Manabu Ishitani, Ph.D.

International Center for Tropical Agriculture (CIAT)
Cali, Colombia

Dr. Ishitani was awarded his Ph.D. in agricultural biochemistry by Nagoya University in Japan in 1994. He then completed postdoctoral training at the University of Arizona in the United States before joining BASF Plant Science in Research Triangle Park, North Carolina as a research scientist. He is presently a senior scientist in the Agrobiodiversity Research Area at the International Center for Tropical Agriculture (CIAT) as well as coordinator of the International Laboratory for Cassava Molecular Breeding (ILCMB) at the Agricultural Genetics Institute in Hanoi, Vietnam. Dr. Ishitani’s research interests include the application of new plant breeding techniques to improve crops and the use of the Internet of Things to better monitor and manage agricultural production.

Takashi Togami, Ph.D.

PS Solutions Corp.
Tokyo, Japan

Dr. Togami graduated with a B.S. in applied sciences from Charles Sturt University in New South Wales, Australia, followed by a Master’s degree from Mie University in Japan, where he researched agricultural information and communication technology. He obtained a doctorate in bioresources science in 2012, also from Mie University, researching sensor networks and information utilization on farms. In December 2012, Dr. Togami received an honorable mention at the International Commission of Agricultural and Biosystems Engineering subcommittee of the Science Council of Japan for his work on a wireless sensor network for precise soil water management in an orchard. He joined SoftBank Mobile in 2013, where he currently leads technology development projects related to agricultural Internet-of-Things technology and expertise.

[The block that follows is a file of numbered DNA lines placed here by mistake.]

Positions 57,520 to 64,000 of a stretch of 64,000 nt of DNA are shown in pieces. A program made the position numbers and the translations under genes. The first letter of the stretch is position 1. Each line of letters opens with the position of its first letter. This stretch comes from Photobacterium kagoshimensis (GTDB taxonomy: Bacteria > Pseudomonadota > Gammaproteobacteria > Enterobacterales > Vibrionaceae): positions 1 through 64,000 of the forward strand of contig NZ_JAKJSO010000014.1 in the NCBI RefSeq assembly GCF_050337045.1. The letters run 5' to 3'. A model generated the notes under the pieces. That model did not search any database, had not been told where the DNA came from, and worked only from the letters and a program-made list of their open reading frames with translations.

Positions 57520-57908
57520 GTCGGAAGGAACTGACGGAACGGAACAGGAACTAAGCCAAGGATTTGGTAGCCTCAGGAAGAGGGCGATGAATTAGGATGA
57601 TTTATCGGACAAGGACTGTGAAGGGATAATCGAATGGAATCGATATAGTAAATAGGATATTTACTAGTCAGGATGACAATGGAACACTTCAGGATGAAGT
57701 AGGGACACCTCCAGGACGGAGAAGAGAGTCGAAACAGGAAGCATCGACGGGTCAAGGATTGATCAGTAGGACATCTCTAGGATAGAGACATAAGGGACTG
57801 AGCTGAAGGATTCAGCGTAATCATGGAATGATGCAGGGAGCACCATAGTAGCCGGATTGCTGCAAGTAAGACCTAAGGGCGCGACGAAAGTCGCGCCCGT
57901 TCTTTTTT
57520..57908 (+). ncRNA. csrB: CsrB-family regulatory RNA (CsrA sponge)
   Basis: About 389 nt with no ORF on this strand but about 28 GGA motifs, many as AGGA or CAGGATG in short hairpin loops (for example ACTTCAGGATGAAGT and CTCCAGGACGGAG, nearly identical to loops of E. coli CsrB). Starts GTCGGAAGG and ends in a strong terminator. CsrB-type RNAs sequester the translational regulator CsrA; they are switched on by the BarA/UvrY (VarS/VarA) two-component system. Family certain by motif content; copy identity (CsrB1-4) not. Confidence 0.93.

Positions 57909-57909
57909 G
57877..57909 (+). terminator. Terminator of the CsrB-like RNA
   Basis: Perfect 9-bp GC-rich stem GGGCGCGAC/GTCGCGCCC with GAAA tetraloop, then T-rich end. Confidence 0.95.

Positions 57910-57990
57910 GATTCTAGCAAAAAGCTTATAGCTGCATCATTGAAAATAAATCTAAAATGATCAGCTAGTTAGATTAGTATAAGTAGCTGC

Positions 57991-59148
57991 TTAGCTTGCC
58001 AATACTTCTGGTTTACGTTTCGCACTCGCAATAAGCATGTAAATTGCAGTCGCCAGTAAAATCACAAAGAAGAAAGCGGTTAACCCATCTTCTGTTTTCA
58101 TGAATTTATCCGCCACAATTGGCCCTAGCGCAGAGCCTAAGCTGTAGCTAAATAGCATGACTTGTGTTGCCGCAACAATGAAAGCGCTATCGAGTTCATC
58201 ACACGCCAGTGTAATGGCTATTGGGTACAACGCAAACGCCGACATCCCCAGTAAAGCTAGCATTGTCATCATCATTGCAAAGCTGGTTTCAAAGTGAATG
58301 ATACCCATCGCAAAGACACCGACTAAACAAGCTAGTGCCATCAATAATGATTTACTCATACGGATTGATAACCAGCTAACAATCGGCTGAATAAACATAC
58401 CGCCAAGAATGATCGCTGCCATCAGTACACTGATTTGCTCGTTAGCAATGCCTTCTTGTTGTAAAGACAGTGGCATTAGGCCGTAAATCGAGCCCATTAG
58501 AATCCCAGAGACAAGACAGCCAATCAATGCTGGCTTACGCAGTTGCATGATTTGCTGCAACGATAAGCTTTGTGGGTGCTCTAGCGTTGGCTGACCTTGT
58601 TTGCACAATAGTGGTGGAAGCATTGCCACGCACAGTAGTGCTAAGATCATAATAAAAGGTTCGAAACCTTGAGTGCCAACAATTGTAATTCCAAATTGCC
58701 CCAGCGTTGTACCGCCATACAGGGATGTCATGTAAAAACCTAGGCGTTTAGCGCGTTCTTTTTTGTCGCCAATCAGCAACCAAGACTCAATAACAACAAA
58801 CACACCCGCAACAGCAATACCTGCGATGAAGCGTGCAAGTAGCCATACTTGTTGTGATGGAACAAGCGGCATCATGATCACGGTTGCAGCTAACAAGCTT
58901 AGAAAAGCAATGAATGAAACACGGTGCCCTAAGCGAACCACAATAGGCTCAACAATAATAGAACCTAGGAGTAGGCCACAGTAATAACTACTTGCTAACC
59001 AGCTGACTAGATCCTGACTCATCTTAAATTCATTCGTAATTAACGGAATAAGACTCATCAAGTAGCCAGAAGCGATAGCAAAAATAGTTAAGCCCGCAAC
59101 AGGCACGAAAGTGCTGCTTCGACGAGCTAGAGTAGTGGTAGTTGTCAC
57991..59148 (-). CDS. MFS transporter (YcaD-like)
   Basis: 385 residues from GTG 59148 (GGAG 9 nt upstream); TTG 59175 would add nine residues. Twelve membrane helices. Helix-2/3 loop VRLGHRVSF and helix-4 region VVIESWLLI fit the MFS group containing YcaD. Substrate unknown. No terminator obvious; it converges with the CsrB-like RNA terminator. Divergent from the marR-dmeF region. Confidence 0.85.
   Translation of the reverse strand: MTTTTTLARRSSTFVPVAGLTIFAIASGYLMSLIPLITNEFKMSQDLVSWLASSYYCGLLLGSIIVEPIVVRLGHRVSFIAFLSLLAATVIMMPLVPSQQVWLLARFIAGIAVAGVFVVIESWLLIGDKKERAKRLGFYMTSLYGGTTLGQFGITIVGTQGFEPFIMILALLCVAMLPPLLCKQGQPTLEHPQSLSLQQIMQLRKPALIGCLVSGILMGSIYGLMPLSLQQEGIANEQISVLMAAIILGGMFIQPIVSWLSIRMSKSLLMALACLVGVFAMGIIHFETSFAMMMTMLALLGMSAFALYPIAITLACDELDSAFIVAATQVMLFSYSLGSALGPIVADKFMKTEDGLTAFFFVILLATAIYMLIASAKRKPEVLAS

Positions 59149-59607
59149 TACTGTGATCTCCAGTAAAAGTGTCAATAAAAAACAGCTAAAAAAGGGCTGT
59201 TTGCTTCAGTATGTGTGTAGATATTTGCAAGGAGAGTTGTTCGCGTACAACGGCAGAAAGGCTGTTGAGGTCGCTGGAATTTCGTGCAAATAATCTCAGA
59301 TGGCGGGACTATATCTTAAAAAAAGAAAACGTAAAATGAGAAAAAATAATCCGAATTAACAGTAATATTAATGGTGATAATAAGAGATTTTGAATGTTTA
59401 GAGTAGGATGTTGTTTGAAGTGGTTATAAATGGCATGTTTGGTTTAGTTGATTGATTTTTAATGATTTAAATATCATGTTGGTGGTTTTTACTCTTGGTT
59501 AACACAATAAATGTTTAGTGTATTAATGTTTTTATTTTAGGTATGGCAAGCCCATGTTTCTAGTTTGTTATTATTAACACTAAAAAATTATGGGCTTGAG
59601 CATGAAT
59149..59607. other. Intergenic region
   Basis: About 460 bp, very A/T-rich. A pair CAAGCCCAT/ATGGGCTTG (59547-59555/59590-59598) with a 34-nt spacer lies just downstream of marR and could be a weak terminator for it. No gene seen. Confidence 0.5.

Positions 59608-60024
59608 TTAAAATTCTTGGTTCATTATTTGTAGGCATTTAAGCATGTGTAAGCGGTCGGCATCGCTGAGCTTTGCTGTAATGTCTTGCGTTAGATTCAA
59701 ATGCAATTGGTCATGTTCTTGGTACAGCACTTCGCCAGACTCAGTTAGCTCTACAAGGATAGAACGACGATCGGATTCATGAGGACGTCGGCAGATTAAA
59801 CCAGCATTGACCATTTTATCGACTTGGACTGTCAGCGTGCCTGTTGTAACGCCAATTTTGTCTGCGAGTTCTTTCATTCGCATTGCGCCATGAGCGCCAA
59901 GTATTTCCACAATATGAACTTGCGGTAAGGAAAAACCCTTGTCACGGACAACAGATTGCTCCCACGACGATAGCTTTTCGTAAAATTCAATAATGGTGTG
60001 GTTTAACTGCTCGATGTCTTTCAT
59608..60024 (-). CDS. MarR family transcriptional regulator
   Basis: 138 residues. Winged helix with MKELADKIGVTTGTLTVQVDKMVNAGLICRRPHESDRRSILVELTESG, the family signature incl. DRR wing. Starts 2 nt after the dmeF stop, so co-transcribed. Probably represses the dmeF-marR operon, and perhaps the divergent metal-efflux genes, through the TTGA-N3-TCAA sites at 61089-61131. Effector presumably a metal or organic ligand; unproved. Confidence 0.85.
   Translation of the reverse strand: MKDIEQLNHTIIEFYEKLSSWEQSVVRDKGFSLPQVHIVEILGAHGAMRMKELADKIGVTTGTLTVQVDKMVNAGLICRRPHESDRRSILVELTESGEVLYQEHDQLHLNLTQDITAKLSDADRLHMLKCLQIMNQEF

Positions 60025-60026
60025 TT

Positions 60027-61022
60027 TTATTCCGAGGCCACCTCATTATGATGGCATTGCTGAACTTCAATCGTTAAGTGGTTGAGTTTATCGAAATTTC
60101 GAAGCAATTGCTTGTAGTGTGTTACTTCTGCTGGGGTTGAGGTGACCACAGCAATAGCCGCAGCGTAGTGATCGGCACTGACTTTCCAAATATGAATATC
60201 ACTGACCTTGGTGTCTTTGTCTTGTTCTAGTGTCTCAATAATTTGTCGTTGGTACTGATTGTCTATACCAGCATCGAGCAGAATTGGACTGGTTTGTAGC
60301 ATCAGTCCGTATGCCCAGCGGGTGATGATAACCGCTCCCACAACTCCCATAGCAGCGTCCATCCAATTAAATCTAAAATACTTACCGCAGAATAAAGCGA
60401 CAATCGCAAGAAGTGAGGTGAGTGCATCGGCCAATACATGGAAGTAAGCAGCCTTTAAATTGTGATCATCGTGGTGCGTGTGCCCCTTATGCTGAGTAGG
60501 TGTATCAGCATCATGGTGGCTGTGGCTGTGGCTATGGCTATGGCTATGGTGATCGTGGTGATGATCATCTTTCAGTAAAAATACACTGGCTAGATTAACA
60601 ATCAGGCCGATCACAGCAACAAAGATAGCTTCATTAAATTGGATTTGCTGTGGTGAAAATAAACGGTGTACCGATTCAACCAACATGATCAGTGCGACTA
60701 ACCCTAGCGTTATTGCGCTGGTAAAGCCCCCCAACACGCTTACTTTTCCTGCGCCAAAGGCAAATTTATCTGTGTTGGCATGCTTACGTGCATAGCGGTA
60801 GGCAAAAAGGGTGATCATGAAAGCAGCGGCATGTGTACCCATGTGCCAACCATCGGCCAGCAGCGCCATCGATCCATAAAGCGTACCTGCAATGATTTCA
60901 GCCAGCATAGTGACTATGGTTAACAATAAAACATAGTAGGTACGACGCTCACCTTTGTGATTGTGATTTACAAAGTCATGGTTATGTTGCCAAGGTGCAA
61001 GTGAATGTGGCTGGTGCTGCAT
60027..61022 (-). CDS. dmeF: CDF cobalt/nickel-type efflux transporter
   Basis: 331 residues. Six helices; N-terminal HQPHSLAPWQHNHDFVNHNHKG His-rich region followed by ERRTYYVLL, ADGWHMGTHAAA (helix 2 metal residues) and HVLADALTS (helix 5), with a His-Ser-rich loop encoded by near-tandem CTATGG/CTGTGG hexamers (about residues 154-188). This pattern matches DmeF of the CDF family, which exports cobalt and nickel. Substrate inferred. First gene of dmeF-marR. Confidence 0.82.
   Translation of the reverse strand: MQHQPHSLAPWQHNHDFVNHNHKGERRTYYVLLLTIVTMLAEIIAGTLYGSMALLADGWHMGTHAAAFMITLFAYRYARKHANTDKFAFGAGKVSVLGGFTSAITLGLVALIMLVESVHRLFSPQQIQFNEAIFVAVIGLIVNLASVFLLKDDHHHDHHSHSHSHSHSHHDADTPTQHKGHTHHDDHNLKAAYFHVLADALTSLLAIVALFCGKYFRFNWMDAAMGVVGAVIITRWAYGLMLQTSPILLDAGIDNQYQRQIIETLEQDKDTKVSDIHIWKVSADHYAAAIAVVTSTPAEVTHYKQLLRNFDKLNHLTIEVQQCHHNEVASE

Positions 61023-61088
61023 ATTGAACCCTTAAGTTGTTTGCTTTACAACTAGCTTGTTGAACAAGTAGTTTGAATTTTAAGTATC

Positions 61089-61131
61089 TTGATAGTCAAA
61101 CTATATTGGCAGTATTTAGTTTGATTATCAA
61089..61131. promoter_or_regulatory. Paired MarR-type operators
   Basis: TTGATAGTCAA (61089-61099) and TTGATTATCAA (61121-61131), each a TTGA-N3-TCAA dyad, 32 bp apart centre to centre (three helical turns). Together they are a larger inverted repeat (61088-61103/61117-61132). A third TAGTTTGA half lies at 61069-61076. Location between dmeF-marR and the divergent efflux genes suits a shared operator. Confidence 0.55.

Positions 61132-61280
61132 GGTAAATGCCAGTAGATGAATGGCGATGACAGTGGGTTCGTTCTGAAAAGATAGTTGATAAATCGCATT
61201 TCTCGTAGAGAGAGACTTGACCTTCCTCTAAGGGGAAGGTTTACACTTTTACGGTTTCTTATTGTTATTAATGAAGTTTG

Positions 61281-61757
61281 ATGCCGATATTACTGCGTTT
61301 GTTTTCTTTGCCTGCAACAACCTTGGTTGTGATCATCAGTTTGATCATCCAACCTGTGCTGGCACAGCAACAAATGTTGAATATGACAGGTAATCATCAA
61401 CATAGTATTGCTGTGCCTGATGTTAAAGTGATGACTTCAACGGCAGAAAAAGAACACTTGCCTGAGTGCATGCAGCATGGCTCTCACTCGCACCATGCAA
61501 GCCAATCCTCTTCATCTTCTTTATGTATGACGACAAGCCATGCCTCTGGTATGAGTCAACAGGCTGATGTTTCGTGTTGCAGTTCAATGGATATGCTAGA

Sean Sanders, Ph.D.

Washington, DC

Dr. Sanders did his undergraduate training at the University of Cape Town, South Africa, and his Ph.D. at the University of Cambridge, UK, supported by the Wellcome Trust. Following postdoctoral training at the National Institutes of Health and Georgetown University, Dr. Sanders joined TranXenoGen, a startup biotechnology company in Massachusetts working on avian transgenics. Pursuing his parallel passion for writing and editing, Dr. Sanders joined BioTechniques as an editor, before joining Science/AAAS in 2006. Currently Dr. Sanders is the Senior Editor for Custom Publishing for the journal Science and Program Director for Outreach.